Always like to see people with a passion for getting the best out of what they do, however nerdy it may seem to some of us mere mortals.
Originally posted on Gigaom:
Most LinkedIn (s lnkd) users know “People You May Know” as one of that site’s flagship features — an onmipresent reminder of other LinkedIn users with whom you probably want to connect. Keeping it up to date and accurate requires some heady data science and impressive engineering to keep data constantly flowing between the various LinkedIn applications. When Jay Kreps started there five years ago, this wasn’t exactly the case.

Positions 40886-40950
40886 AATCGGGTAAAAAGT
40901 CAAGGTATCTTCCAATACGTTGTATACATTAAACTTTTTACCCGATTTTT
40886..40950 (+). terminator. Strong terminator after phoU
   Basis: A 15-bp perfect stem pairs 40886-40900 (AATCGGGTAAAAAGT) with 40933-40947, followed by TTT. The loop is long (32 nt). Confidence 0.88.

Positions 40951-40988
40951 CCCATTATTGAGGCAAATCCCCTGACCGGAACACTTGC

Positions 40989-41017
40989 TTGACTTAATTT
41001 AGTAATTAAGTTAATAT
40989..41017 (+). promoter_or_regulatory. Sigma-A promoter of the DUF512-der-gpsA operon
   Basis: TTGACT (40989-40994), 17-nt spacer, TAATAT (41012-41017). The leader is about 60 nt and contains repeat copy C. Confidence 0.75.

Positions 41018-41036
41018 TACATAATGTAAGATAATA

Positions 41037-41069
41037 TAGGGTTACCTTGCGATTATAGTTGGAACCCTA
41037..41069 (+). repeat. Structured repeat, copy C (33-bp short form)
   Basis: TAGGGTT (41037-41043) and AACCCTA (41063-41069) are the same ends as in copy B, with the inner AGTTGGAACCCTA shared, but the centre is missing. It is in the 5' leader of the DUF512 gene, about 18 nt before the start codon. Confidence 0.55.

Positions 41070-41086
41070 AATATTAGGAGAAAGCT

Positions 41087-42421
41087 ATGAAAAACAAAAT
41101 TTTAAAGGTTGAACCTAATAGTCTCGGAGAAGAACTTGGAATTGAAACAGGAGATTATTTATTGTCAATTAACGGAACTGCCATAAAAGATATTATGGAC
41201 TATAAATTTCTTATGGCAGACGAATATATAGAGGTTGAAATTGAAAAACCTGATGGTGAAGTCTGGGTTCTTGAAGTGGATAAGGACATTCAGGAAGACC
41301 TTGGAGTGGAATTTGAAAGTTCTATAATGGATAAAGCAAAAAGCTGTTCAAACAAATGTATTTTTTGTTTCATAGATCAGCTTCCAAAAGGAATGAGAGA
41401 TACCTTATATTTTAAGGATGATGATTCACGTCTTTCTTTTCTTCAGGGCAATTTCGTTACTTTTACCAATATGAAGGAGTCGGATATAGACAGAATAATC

“I was here essentially before we had any infrastructure,” Kreps, now principal staff engineer, told me during a recent visit to LinkedIn’s Mountain View, Calif., campus. He actually came LinkedIn to do data science, thinking the company would have some of the best data around, but it turned out the company had an infrastructure problem that needed his attention instead.
How big? The version of People You May Know in place then was running on a single Oracle (s orcl) database instance — a few scripts and heuristics provided intelligence — and it took six weeks to update (longer if the update job crashed and had to restart). And that’s only if it worked. At one point, Kreps said, the system wasn’t working for six months.